Cadence of a 'good' barefoot runner?

Discussion in 'Barefoot & Minimalist Running' started by Jaap Francke, Jan 15, 2018.

?

What is your cadence on easy surface? Are you tall or short?

  1. <175 (length below 6 foot 1 inch)

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  2. 175-180 (length below 6 foot 1 inch)

    3 vote(s)
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  3. 180-185 (length below 6 foot 1 inch)

    1 vote(s)
    20.0%
  4. 185-190 (length below 6 foot 1 inch)

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  5. 190-195 (length below 6 foot 1 inch)

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  6. >195 (length below 6 foot 1 inch)

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  7. <175 (length above 6 foot 1 inch)

    1 vote(s)
    20.0%
  8. 175-180 (length above 6 foot 1 inch)

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  9. 180-185 (length above 6 foot 1 inch)

    0 vote(s)
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  10. 190-195 (length above 6 foot 1 inch)

    0 vote(s)
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  11. >195 (length above 6 foot 1 inch)

    0 vote(s)
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  1. Jaap Francke

    Jaap Francke
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    Hi all,

    I read a lot of stuff on barefoot running and it is clear that one should have a high cadence.
    I'm 6 foot and 4 inch and have trained my cadence using a metronome.
    Result is that I increased my cadence from 165 to 175 without a metronome and without paying attention.
    If i concentrate or use the metronome, I can get it to 180, but it will drop as soon as i stop doing that.

    So I'm curious, what cadence experienced runners actually have. I couldn't find any statistics.
    So maybe a poll gives some interesting results....
     
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  2. Jaap Francke

    Jaap Francke
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    By the way, in a similar poll on a Dutch facebook group for barefoot runners, I found that only few barefooters get above 180.
     
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  3. Einar

    Einar
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    For me cadence depends from surface hardness and temperature.
    At beach in warm wheather 175, hard surface 180.
    Now at winter, if minus degrees Celsius, my cadence close to 200. When body gets warm - 185-190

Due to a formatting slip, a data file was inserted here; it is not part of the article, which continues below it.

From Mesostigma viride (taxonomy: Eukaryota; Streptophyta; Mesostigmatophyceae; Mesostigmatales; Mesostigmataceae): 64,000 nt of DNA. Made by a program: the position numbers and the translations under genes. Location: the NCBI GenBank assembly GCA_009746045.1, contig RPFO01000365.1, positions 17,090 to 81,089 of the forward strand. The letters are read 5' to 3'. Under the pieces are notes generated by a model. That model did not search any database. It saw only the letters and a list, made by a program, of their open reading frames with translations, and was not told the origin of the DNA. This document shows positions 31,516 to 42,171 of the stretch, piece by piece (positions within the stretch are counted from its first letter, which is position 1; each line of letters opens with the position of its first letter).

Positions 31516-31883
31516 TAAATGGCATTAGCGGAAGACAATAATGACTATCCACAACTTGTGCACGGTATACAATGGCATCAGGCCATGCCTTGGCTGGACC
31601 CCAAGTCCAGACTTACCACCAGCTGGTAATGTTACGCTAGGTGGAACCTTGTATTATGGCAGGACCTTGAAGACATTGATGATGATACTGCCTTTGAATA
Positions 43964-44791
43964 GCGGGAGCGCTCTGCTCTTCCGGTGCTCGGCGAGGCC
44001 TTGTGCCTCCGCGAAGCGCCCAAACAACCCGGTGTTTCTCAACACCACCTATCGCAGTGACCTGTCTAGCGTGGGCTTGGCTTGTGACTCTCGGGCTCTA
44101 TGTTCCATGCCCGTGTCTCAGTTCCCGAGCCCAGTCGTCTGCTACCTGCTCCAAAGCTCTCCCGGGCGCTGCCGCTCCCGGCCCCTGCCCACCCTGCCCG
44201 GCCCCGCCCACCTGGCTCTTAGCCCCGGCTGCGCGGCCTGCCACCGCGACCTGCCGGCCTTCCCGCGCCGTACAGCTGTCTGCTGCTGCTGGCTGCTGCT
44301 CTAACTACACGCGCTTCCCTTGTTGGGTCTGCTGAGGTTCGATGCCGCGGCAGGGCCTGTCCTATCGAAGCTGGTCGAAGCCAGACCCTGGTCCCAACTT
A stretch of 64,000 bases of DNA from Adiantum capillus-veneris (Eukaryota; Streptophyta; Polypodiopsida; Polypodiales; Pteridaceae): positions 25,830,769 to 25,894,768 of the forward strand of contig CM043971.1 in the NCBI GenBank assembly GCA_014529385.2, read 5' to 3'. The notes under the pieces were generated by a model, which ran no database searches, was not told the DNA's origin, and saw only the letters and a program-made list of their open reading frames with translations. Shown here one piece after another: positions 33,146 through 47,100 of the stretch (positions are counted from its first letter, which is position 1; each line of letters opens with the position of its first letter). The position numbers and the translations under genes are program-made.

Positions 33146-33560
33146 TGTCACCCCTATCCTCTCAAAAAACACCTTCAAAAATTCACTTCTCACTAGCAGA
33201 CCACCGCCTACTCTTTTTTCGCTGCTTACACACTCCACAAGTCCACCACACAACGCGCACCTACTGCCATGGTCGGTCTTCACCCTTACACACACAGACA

Edit - height 176cm
     
  4. Jaap Francke

    Jaap Francke
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    Interesting! I am assuming a relation between cadence and length.
    I wasn't expecting a correlation between temperature and cadence.

    Thanks!
     
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  5. Tristan

    Tristan
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    It also depends on speed, are you talking about just going out for a typical moderate run?

    I've used a metronome app for years, not every time but often. Haven't used in a year or so. I was way under 180 initially but I've worked it up to just about 180. If I'm racing I can hit 180-190 usually, for 5k might be 190+ at 6 minute mile pace (I'm 5'9").
     
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  6. Christian Lemburg

    Christian Lemburg
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    I think it is not helpful to focus on the "magic number" of 180 steps per minute. The initial observation that led to the number of 180 was that elite runners in competition run at 180 or more. How these runners run has little to do with us recreational runners. They are so fast ... it is absolutely amazing, a different world. Many elite runners run at 195 or even above 200 at top speed. But let's be clear - that is all-out sprinting speed for us recreational guys. Look at your stride rate then. Ah!

    Increasing cadence helps to avoid injuries by avoiding overstriding and lessening impact forces. To avoid injuries, run with more small steps at any given speed. If you want to increase your performance, you need to both work on your cadence and your ability to generate power on ground contact. That will increase impact forces, and lead to a higher injury potential.

    Don't focus on the magic 180.

    Relax, and dance through the landscape :) ...
     
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  7. Jaap Francke

    Jaap Francke
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    Yes, I was thinking of a moderate run.
     
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  8. Jaap Francke

    Jaap Francke
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    Nice advise!
     
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